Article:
Food subsidies derived from rubbish dumps have both positive and negative attributes. On the one hand, they are worldwide distributed, abundant, spatially and temporally predictable, daily renewed and represent a potential valuable food source. Since they are composed of parts of meat, fish, chicken, fresh fruit, meals and eggs, they can be exploited by different species, such as birds and rodents along the food chain and can be used as part of their caloric requirements. On the other hand, however, with these anthropogenic organic items there are also glasses, metals, wire, plastic, paints, different toxics and dangerous pathogens, which can alter individuals’ health and abundances. Therefore, taking advantage of these food subsidies could produce contrasting impacts on vertebrate populations [2].

Many studies around the world document the use of rubbish dumps by bird species. However, there is not much information on the conservation status and population tendencies of species using them. Moreover, there is little information about the health impacts associated to this foraging strategy, survival rates in these sites and the impacts that species using rubbish dumps produce on other species that do not use them. Oro (2013) made a great advance onto this subject, but with a broader focus on different types of food subsidies including food intentionally provided to wildlife. Therefore, a review specifically addressing this topic, focusing in detail on rubbish dumps as food sources, direct and indirect impacts of rubbish dumps on wildlife, and consequences at ecosystem level is timely and necessary [3].

Most studies agree that exploiting these food subsidies produces an improvement in reproductive parameters. For instance, a colony of yellow-legged gulls located near a rubbish dump has a higher population growth probably due to the increase in reproductive success. Yellow-legged and herring gulls had a drop in their breeding performance (clutch size and egg volume) after a dump closure or reduction in organic waste availability. In white storks, breeding success, egg size-hatching mass and clutch size are significantly higher in pairs near rubbish dumps. Moreover, some bird species use waste to provision of their chicks. Approximately 83% of the nestling diet of the laughing gulls (Larus atricilla) is food that comes mainly from rubbish dumps, which enhances the growth and survival of chicks. Similar results are reported for yellow-legged gulls in Spain. Black bears (Ursus americanus) using rubbish dumps have a good reproductive success, and their litter size is above the average. Similar results are described in grizzly bears, for which, in addition, mean cub size declined 17% concurrently with a dump closure. All these studies show that rubbish dumps use and reproductive performance are positively related in different species [4].

This study was focused on examining the value of campus-waste dumps on the feeding ecology of wild birds. The growth of human people in our cities has also created an opportunity for the population of wild birds to increase through waste-dump feeding. However, urbanization has been the major contributor to the destruction of wildlife habitat, consequently some wildlife species like birds have adapted this environmental transformation, fitting themselves and their feeding into the human society through organic waste generation. The campus of Yaounde University II has trees where birds perch and also abundant organic waste dumps for their feeding. Interestingly, the dump-bird-food subsidy seems to have attracted a lot of wild birds from the surrounding campus forest [5].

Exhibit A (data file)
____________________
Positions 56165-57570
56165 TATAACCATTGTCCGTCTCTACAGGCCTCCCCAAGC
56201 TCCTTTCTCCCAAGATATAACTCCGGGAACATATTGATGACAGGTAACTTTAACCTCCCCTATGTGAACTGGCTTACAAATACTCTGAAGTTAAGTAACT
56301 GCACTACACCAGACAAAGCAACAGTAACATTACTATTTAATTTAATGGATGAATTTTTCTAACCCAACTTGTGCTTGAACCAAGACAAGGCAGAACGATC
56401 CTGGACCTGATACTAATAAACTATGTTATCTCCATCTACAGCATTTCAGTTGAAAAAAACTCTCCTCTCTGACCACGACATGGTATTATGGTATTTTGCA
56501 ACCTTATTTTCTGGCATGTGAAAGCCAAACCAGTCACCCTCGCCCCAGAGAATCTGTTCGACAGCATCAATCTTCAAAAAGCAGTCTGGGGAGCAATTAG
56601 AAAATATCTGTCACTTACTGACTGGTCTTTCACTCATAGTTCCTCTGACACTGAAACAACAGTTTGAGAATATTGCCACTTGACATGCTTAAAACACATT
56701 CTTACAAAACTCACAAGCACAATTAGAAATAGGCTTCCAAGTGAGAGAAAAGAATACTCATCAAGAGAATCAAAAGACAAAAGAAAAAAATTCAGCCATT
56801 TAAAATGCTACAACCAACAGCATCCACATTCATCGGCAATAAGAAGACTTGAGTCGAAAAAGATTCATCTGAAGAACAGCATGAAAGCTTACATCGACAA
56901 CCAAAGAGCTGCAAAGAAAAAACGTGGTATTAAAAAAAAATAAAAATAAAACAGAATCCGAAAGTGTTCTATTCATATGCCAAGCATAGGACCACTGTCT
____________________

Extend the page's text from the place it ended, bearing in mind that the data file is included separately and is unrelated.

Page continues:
Materials and Methods

Description of the Study Area

University of Yaoundé II emerged from the former Yaounde University, founded in 1961, and specialized in the teaching and research of social sciences through two branches: Economics, Law and Political Sciences, and Communication and Information Technologies. The university is found at the outskirt of Yaoundé, the capital city of Cameroon, with a student population of nearly 30,000, as well as 316 teachers and 480 administrative staff, it has a high reputation in academic excellence. This campus is situated between latitude 3°7’and 3°9’ N and longitude 11°4’and 11°6’ E (Figure 1). However, Yaoundé city covers over 256 km2 and experiences a typical equatorial climate, with abundant rainfall (1600 mm/year) and an average temperature of 23°C, it has two seasons, the rainy and dry seasons respectively [6].

journal-ecosystem-university

Figure 1: Map of University of Yaoundé 2 (Edmonds, 2015).

Methods of Data Collection

The field research started with a pilot study to test the methods to be used in the process. The exercise witnessed adjustment of some variables in the check-sheet not feasible in the field. Hence, the data collection program started in the month of March and ended in July. The research area was divided into four zones, north, south, east, and west. The zonation was based on a sampling method that would reduce bias in the data collection program. Also, four dumpsites were randomly selected from each zone and were visited twice a week for research data collection. On the dumps, observations were done from 7:00am-6:00pm, and the activities of all the bird species observed were recorded during this period. Furthermore, the ecological factors like the weather and photo-period, alongside weight estimate of dumps, proximity of dump to residential homes, major dump materials were recorded simultaneously [7].

Research Data Analysis